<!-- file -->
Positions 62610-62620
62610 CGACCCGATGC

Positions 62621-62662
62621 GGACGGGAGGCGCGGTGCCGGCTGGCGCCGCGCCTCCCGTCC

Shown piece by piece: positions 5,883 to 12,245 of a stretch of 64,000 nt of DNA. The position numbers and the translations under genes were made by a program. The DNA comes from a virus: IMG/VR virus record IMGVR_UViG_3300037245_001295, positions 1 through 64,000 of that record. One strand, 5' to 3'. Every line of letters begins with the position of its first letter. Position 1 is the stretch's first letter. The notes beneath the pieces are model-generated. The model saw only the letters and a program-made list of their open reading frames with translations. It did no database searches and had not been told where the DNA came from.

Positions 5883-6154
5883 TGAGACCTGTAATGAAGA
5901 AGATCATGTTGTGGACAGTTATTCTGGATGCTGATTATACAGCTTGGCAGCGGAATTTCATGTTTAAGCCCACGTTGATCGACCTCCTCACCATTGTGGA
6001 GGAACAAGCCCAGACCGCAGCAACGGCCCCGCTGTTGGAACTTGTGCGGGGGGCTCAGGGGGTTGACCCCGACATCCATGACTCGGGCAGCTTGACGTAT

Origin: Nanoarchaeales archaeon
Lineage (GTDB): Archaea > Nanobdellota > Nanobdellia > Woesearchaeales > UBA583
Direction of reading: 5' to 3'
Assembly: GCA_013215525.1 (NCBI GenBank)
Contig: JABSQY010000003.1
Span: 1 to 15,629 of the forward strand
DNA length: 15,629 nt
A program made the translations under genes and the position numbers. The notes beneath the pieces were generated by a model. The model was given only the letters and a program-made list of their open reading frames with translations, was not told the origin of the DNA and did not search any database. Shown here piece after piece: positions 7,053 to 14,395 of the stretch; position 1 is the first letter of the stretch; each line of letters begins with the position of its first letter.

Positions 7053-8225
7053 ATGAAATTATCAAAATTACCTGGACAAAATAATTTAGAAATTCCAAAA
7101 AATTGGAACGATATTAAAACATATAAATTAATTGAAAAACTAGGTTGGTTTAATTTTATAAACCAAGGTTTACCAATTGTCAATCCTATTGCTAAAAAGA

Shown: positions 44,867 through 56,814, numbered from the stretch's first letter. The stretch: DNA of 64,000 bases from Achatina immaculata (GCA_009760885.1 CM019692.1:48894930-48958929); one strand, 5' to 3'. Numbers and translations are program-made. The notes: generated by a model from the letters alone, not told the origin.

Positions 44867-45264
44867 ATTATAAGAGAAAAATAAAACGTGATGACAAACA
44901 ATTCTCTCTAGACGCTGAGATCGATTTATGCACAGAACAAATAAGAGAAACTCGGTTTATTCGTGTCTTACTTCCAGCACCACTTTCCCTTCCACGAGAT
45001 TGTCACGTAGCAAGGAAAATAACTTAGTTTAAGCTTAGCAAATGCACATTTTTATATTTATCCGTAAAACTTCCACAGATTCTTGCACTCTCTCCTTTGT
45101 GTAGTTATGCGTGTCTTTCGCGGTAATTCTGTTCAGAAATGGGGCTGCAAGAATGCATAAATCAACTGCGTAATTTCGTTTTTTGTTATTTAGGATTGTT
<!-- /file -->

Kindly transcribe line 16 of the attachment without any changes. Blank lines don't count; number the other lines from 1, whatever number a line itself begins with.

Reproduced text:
DNA length: 15,629 nt